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Employer prospects worsen among small manufacturers on back of weak demand: CBI

10 Nov 08

Small and medium-sized manufacturers are cutting staff for the first time in 18 months, as demand for UK made goods at home and abroad weakens in the global economic slowdown, a CBI survey shows

The CBI’s latest quarterly SME Trends survey found that 17 per cent of small and medium-sized businesses had expanded their workforce in the last three months, while 29 per cent had reduced the numbers they employed. The resulting balance of -13 per cent represents the biggest quarterly fall in employment since October 2003, down from July’s figure of +6 per cent.

Job prospects are expected to worsen in the next quarter with a balance of 27 per cent firms saying they will reduce their headcounts further.

Both domestic and export orders contracted at a faster rate than in July (a balance of -40 per cent for domestic orders and of -16 per cent for export orders). As a result the volume of total new orders decreased with a balance of 33 per cent firms reporting a drop. SMEs see no let-up in the coming quarter with total orders (a balance of -35 per cent), domestic orders (-37 per cent) and export orders (-17 per cent) all expected to fall further.

Output deteriorated at a faster rate with a balance of 24 per cent reporting a fall in October compared to 9 per cent in July. This weighed heavily on sentiment with optimism about the business situation (a balance of -57 per cent) falling at its fastest rate since October 2001 when it was also -57 per cent.

Average unit cost growth eased from the July peak of a balance of +62 per cent to +53 per cent in October, reflecting falling commodity prices and weaker demand. There are also signs that SMEs are seeing a continued squeeze on profit margins as average domestic price growth dropped slightly (a balance of +16 per cent compared to +20 per cent in the previous quarter). Firms expect growth of unit costs (a balance of +42 per cent) and domestic prices (+12 per cent) to soften further in the coming quarter.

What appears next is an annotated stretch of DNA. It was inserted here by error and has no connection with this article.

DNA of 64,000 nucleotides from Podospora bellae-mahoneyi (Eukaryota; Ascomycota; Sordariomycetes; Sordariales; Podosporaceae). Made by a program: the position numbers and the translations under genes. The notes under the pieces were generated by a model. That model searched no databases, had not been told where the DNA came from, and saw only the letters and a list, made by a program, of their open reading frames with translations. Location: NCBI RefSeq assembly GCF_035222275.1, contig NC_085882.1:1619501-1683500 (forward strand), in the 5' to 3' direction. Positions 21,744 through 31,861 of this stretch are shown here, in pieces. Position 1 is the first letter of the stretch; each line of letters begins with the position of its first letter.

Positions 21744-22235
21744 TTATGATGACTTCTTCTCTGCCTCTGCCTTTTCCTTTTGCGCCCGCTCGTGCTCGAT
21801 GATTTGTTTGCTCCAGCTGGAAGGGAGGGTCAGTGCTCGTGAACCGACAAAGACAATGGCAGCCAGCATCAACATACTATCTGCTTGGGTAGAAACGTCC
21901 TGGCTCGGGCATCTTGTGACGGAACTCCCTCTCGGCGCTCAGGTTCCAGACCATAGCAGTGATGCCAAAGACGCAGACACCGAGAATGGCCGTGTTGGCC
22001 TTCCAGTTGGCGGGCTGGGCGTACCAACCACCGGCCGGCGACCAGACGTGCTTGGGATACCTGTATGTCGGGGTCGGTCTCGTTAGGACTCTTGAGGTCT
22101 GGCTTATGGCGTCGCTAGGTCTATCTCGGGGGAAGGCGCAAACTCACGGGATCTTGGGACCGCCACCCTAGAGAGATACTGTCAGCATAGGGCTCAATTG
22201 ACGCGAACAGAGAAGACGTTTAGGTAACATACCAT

Six per cent of firms said access to credit or finance was likely to limit output in the coming quarter, and one in ten said it was likely to limit export orders. A third of businesses surveyed said political and economic conditions abroad would limit export orders – the highest figure since April 2003.

Investment intentions have also been scaled back, with the largest reduction in buildings expenditure planned since the early 1980s recession.

Russel Griggs, chairman of the CBI’s SME Council said: “After more than a year of steady growth on the jobs front, we are now starting to see SMEs reducing their headcount in response to weakening demand in the face of global economic slowdown.

“Given the speed at which the downturn has hit every sector of the economy it is not surprising that small and medium-sized businesses are also seeing orders and output hit – both at home and abroad – despite the relief provided by falling commodity prices.

“It is worrying that more SMEs are finding a lack of credit affecting business decisions. But the bold rate cuts of recent weeks and measures to support SMEs should help prevent a further credit squeeze but the impact is unlikely to be immediate.”
 

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CBI | SMEs | survey

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